Italy and Greece at a Glance

The appeal of Italy and Greece is both cultural and hedonistic. As the cradles of Europe's two great Classical civilizations, both countries are famous for their ancient temples and monuments, concentrated principally in the cities of Rome and Athens. Located in the southern half of Europe, Italy and Greece share a sunny Mediterranean climate and a correspondingly laid-back way of life. Away from the main cultural sights, the peaceful countryside, beautiful beaches, and warm seas guarantee a relaxed vacation.

Venice is a city quite unlike any other: a fabulous treasure house of art and architecture, built on a series of islands, where there are no cars and the streets are canals.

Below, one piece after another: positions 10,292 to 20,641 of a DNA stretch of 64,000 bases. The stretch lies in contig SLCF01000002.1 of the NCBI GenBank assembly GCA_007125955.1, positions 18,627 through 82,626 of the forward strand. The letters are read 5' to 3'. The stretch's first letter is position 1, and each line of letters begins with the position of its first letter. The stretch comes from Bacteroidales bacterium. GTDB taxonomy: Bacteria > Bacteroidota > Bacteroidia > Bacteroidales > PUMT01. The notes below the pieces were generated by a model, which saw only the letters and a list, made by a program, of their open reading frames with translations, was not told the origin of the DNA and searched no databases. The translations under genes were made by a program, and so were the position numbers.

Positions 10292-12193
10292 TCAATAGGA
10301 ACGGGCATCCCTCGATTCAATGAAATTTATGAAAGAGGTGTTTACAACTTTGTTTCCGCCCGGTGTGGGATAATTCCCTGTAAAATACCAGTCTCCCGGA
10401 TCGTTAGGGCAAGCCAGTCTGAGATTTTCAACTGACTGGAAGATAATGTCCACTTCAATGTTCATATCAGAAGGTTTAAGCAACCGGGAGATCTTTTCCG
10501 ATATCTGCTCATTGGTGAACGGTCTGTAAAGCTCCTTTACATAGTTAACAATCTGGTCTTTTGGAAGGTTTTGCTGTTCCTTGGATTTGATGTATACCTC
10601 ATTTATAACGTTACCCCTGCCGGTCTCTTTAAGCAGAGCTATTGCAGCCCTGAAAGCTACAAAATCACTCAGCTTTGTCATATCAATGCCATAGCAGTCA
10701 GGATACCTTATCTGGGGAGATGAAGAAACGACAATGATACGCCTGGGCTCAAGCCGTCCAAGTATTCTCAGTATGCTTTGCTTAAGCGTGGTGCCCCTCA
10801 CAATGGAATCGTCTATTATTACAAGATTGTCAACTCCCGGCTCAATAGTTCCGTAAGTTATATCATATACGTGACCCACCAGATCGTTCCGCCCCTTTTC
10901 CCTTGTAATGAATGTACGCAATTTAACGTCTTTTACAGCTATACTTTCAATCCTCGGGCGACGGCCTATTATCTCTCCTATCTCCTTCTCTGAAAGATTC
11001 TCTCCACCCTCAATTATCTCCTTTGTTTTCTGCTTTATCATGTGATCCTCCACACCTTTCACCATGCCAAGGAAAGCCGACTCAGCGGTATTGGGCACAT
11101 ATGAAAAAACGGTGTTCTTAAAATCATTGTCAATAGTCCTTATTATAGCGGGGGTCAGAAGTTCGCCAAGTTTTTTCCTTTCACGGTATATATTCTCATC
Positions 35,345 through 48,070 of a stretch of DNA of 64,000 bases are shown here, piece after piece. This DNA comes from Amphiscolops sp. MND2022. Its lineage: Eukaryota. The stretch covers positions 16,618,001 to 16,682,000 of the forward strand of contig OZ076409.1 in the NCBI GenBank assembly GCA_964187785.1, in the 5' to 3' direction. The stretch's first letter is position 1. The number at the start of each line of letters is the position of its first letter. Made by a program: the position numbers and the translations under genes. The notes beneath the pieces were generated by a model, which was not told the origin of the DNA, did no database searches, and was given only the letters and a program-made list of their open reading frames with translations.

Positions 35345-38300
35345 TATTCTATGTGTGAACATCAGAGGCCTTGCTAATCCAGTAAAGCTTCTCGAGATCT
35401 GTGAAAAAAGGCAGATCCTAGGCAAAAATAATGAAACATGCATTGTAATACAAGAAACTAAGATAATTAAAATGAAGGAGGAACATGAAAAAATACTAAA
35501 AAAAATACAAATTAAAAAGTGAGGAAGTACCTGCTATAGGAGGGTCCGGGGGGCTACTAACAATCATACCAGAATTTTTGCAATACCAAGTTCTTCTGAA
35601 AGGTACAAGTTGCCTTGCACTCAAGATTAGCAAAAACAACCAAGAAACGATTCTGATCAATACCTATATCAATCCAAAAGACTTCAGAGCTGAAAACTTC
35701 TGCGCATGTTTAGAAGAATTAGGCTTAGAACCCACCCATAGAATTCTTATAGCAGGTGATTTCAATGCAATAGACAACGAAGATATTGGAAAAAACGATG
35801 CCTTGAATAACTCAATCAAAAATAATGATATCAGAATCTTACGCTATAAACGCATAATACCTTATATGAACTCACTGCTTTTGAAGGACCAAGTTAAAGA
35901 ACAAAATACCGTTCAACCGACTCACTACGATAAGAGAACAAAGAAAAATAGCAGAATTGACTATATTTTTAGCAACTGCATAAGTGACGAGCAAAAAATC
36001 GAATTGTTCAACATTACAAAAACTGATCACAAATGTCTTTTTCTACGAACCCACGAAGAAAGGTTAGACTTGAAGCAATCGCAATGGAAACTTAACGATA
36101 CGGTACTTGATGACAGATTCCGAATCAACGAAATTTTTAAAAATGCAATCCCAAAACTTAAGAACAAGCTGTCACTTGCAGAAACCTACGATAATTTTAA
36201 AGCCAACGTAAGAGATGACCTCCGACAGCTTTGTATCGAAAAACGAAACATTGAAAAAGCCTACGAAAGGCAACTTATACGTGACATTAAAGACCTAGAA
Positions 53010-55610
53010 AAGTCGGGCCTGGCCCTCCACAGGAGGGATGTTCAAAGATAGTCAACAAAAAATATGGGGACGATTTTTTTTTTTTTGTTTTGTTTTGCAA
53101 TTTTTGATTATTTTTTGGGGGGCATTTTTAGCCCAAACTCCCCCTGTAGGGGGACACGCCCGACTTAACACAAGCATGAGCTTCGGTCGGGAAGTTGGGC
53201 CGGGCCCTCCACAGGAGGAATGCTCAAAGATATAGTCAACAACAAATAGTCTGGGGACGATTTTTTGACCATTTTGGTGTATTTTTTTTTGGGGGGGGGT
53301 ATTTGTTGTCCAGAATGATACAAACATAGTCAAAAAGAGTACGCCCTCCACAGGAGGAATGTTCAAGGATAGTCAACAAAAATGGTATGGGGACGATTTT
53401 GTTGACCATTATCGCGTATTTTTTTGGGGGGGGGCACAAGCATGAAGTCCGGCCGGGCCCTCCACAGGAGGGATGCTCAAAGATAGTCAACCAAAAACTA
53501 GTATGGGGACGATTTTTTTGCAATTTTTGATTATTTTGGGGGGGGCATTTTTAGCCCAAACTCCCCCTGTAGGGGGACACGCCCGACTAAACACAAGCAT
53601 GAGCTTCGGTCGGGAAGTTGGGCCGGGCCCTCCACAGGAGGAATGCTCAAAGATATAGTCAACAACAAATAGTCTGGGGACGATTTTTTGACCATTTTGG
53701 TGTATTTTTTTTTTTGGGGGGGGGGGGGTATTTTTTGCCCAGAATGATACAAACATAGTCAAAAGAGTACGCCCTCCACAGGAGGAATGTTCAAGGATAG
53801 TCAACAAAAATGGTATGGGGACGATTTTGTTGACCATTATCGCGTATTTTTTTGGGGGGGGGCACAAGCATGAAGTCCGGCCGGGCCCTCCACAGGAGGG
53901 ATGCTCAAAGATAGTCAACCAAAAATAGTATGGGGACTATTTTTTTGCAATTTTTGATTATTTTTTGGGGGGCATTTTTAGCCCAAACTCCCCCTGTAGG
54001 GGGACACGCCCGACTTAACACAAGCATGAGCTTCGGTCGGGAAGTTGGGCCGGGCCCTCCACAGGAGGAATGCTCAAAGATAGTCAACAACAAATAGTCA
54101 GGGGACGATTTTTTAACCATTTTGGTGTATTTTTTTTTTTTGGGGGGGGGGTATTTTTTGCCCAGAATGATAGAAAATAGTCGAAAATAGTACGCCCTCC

Florence embodies the Renaissance of art and learning in the 15th century.Familiar masterpieces of the period,such as this copy of Michelangelo'sDavid, adorn the streets.

Rome owes its grandest monuments to the era of papal rule. The vast colonnaded square in front of St. Peter's and the Vatican was created by Bernini in the 17th century.

The Peloponnese, a large peninsula, connected to the rest of the Greek mainland by the Corinth isthmus, abounds in ancient and medieval ruins. The heavily fortified sea port of Monemvasa, in the southeastern corner, has many well-preserved Byzantine and Venetian buildings.

Athens is renowned for its unrivaled collection of Classical antiquities. The world-famous Acropolis is dominated by the 2,500-year-old Parthenon, built as an expression of the glory of ancient Greece.

Crete, the largest and most southerly of the Greek islands, boasts clear blue seas and fine sandy beaches. Inland there are ancient Minoan palaces and dramatic mountainous landscapes.